High-Fat Diet Alters the Intestinal Microbiota in Streptozotocin-Induced Type 2 Diabetic Mice.


BGI Education Center, University of Chinese Academy of Sciences, Shenzhen 518083, China. [Email]


Intestinal microbiota is closely associated with various metabolic diseases such as type 2 diabetes (T2D), and microbiota is definitely affected by diet. However, more work is required to gain detailed information about gut metagenome and their associated impact with diet in T2D patients. We used a streptozotocin-high-fat diet (HFD) to induce a T2D mouse model and investigated the effect of standard chow diet and HFD on the composition and function of gut microbiota. We found that a HFD could worsen the diabetes status compared with a standard diet. 16S rRNA gene sequencing revealed that a HFD caused a large disturbance to the microbial structure and was linked to an increased ratio of Firmicutes to Bacteroidetes. A HFD increased the bacteria of the Ruminococcaceae and Erysipelotrichaceae family and decreased the bacteria of S24-7 and Rikenellaceae. Meanwhile, a HFD decreased the abundance of Parabacteroidesdistasonis and Eubacteriumdolichum, both of which have previously been reported to alleviate obesity and metabolic dysfunctions. Moreover, PICRUSt-predicted KEGG pathways related to membrane transport, lipid metabolism, and xenobiotics biodegradation and metabolism were significantly elevated in HFD-fed T2D mice. Our results provide insights into dietary and nutritional approaches for improving host metabolism and ameliorating T2D.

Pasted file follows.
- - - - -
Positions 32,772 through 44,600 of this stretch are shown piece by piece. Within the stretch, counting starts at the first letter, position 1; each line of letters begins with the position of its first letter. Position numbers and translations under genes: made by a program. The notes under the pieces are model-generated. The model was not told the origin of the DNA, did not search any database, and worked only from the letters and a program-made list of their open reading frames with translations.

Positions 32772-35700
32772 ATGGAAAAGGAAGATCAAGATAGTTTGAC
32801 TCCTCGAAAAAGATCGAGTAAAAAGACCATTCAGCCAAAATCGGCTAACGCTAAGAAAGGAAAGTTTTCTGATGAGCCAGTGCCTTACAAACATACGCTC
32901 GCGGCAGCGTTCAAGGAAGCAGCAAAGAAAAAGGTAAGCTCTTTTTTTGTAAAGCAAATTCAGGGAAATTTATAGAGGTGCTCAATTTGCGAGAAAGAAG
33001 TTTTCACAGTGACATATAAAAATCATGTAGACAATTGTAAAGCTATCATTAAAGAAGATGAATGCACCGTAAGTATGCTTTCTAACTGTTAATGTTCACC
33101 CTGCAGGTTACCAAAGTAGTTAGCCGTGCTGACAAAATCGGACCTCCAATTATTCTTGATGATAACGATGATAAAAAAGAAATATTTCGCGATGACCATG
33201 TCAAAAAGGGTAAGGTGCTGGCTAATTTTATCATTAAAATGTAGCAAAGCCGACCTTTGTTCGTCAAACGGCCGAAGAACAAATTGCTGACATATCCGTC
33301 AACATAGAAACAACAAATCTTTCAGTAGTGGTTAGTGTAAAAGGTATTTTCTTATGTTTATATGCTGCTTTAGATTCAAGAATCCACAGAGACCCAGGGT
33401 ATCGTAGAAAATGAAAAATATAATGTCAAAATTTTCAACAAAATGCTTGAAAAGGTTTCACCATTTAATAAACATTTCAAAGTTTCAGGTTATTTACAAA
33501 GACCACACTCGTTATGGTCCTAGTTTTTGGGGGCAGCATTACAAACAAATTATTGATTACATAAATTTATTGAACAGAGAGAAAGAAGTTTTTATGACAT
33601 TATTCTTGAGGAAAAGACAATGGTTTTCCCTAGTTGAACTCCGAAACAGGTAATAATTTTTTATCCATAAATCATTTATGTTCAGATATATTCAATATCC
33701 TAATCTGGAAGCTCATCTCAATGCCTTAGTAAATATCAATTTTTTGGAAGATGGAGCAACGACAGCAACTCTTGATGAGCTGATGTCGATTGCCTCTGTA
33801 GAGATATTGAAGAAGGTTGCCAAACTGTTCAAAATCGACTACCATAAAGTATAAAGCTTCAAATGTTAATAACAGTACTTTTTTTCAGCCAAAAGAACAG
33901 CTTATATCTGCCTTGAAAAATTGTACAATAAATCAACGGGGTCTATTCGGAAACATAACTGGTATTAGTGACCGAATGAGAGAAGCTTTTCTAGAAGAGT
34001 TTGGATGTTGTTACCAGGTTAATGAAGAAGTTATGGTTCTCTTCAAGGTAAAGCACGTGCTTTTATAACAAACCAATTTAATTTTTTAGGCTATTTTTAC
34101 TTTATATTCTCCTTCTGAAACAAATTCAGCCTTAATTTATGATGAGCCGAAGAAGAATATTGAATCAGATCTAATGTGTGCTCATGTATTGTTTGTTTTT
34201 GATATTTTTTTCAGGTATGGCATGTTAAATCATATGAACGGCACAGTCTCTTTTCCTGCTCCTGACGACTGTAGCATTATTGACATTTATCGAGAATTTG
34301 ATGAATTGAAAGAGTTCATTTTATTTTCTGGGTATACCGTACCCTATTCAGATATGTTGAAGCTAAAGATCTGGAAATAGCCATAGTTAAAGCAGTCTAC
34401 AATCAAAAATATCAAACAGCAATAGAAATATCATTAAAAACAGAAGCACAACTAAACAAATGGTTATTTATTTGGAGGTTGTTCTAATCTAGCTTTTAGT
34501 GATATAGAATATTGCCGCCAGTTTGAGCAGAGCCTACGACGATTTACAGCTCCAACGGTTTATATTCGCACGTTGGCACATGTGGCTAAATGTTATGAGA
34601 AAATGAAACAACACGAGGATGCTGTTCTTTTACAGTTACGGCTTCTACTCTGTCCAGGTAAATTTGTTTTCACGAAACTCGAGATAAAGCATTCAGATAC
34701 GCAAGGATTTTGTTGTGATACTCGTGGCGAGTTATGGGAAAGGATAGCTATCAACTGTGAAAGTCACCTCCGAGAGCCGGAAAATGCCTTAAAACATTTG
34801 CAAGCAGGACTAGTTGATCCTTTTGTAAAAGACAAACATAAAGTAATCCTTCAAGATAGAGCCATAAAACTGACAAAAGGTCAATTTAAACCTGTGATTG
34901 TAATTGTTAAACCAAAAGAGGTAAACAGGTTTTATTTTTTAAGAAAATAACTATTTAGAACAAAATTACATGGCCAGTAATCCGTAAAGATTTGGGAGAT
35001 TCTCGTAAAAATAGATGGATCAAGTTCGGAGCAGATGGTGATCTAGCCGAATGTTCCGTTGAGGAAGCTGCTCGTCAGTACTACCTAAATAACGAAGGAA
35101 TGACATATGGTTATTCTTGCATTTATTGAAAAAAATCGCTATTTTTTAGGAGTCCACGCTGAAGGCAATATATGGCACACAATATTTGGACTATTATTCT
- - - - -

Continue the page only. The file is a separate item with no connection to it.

16S rRNA,gut microbiota,high-fat diet,streptozotocin,type 2 diabetes,